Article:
Sometimes employers think that the only option when addressing a skills gap issue is to recruit externally. However, it is often the case that within your organization there are talented employees who can be trained to take on additional responsibilities or learn the required skills of a higher position. This let’s you address a skill gap without searching for the perfect external candidate (who doesn’t exist anyway)to appear and then spend time and effort to make him learn your company culture and policies and procedures which an existing employee already knows.

4. When Your Company Needs to Improve Performance

In an increasingly competitive market place with ever changing market conditions, increased customer demands and new technologies organisation are having to raise performance standards like never before.
This means upskilling your workforce through learning and development programmes that will bridge the skill and/or knowledge gap.
For example, enhancing quality standards or implementing a new customer service approach.

5. When Your Employees Have to Meet New Compliance Regulations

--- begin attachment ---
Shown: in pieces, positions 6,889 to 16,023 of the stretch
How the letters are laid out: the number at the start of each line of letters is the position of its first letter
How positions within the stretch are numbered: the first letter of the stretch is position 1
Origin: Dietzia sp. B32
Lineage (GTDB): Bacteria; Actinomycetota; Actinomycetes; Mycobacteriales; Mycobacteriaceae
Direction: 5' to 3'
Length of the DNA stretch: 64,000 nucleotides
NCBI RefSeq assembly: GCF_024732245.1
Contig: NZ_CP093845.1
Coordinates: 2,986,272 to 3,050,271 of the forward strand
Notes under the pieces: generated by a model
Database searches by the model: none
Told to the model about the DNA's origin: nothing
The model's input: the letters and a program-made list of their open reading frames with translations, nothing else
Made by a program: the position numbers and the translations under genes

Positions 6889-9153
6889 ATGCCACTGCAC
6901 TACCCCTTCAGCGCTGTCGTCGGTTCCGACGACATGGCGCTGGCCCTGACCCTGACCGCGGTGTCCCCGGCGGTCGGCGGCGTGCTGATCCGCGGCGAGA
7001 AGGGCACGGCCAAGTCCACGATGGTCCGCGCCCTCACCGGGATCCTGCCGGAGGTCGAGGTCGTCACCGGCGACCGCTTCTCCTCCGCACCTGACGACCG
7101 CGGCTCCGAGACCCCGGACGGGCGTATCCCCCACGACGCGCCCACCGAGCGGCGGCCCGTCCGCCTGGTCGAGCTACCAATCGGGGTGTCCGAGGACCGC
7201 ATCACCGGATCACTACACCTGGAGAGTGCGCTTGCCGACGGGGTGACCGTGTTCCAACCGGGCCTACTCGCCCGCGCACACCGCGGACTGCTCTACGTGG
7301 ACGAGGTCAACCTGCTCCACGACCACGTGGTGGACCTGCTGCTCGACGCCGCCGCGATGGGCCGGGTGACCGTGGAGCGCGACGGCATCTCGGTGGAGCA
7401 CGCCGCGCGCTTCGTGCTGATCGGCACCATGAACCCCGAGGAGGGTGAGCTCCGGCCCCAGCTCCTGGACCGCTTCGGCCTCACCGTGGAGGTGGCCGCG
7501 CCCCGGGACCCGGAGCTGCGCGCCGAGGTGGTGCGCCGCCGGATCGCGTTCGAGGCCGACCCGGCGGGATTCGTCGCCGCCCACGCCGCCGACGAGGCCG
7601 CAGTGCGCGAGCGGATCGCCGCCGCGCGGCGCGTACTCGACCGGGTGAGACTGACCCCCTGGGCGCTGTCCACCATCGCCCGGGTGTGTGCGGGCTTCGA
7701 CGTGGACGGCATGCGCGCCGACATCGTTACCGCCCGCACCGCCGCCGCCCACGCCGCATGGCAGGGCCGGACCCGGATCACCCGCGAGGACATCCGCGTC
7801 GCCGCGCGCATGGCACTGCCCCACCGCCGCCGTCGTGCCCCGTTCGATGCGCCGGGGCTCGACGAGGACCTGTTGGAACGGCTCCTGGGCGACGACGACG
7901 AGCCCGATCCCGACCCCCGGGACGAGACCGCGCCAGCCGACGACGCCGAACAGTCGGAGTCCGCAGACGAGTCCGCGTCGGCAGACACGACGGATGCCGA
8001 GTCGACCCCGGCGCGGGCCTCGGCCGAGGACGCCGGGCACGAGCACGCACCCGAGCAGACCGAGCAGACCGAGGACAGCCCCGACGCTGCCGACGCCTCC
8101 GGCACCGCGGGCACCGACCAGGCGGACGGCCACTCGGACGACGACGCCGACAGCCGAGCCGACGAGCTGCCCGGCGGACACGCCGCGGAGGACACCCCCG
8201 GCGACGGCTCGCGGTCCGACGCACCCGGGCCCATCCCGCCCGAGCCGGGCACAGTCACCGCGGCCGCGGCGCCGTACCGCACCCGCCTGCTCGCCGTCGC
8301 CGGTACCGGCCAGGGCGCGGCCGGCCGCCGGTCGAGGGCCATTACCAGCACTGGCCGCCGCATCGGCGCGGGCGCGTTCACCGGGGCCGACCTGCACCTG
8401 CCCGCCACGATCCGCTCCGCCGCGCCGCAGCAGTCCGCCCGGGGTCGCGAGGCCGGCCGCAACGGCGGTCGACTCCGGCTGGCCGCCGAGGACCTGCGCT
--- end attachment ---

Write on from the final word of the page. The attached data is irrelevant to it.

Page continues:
Along with globalization, competition and increasing demands for organisations to operate with transparency and good governance comes more and more regulation.
New legislation or policies demand training for employees so that they can comply with the standards and businesses does not risk falling foul of the law that might bring sanctions and financial penalties.

This is not an exhaustive list and other signs that your workforce may need training & development include:-

Increase in Complaints
High Staff Turnover – recent
Dip in staff morale

Remember, it is the responsibility of the senior teams in organisations to be alert to changes in those factors – external and internal – that can impact on workforce effectiveness and to ensure robust procedures are in place to offer the necessary support and training in a sustainable and ongoing way.

For more information on how we can help in developing your training & development programmes contact the Leadership Team at